The Student Prince, Ann Blyth, Edmund Purdom

A few months after I was accepted by SEG and Central Casting I was booked on The Student Prince. May I use my own word ‘funnest’ to describe one of the most enjoyable times I had as an extra? 🙂

Possibly MGM was the most famous studio for presenting lavish colorful musicals in the 1950s. And the Student Prince would have to rank high in this category. The sets were so realistic that to my feverish imagination I was constantly transported to Heidelberg truly feeling I was indeed the student I was portraying.

The strange thing is that I was booked twice for this movie, first as a liveried footman for a very short scene walking in a hall:

The day I arrived at the studio for my second booking, I was sent to join the other students, you see in the movie, to a rehearsal hall. Wow, did that make me feel as some one special.  Extras rarely saw the insides of this kind of building where normally such stars as Fred Astaire and  Ginger Rogers tapped out the nuances of their immaculate dance routines. We sat in a semicircle around a musical director.  We were given copies of all the songs that we would be mouthing during the filming of our scenes. No we don’t sing in the movie. All the songs were prerecorded by professional singers. Nor would you enjoy listening to us sing.  🙂 We had to be absolutely perfect in lip synching the songs. The English songs were fairly easy to memorize. Gaudeamus Igitur though was a toughy. Several times Ann Blyth and/or Edmund Purdom rehearsed with us in the rehearsal hall for the parts  we would sing  with them.   We rehearsed for about 2 weeks.  This was great work. We would only be at the studio for a half day most of the time assuming we spent the other half at home memorizing the lyrics.  (sure. lol.) And we got a full day’s pay.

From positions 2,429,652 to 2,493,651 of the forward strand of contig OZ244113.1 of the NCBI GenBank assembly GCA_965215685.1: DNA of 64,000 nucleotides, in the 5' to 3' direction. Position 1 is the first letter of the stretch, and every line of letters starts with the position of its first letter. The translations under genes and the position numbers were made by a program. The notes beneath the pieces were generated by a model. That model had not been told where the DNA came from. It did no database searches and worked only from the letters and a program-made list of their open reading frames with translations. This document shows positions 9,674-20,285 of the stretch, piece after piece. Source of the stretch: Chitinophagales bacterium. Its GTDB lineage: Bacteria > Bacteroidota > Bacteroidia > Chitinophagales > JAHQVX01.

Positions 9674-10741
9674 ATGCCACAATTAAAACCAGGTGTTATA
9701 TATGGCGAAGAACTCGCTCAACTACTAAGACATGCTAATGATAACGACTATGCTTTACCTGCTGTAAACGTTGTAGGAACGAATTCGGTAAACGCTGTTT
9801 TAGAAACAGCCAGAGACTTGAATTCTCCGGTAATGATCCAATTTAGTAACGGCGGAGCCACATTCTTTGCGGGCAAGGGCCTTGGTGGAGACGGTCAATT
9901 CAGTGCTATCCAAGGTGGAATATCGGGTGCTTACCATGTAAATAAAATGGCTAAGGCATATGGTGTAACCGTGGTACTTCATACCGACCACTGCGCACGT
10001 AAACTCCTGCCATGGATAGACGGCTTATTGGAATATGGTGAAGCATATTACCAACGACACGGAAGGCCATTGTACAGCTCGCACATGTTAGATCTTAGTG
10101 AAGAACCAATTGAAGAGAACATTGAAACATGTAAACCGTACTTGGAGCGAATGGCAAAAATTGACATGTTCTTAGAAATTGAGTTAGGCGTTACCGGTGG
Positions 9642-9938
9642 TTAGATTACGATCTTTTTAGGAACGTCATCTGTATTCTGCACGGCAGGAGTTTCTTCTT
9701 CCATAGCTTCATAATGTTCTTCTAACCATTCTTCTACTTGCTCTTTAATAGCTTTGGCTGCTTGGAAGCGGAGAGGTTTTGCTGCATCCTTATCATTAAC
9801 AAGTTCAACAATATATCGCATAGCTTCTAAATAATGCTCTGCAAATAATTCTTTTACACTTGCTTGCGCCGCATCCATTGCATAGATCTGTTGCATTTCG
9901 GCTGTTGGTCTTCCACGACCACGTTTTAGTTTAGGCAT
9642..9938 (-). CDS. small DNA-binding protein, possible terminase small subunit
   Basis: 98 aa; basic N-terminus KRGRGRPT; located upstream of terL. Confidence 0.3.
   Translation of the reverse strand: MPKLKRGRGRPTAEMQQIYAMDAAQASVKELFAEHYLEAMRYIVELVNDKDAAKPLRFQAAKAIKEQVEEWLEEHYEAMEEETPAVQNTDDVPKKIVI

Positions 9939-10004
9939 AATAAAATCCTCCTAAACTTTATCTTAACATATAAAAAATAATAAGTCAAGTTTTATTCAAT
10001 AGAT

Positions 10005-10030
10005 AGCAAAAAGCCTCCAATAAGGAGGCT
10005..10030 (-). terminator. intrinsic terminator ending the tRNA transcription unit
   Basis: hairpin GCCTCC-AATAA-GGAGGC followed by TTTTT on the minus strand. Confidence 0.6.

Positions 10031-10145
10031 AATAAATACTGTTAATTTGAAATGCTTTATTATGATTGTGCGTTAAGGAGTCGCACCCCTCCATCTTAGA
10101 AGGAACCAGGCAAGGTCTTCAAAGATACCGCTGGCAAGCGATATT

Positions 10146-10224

It would take another 2 months to shoot all the scenes in which we students appeared. Keep in mind that all the cuts had to be synchronized with the prerecorded music and vocals. Then too for each minute you see in the final version, there are about 30 minutes of footage that is left on the cutting room floor.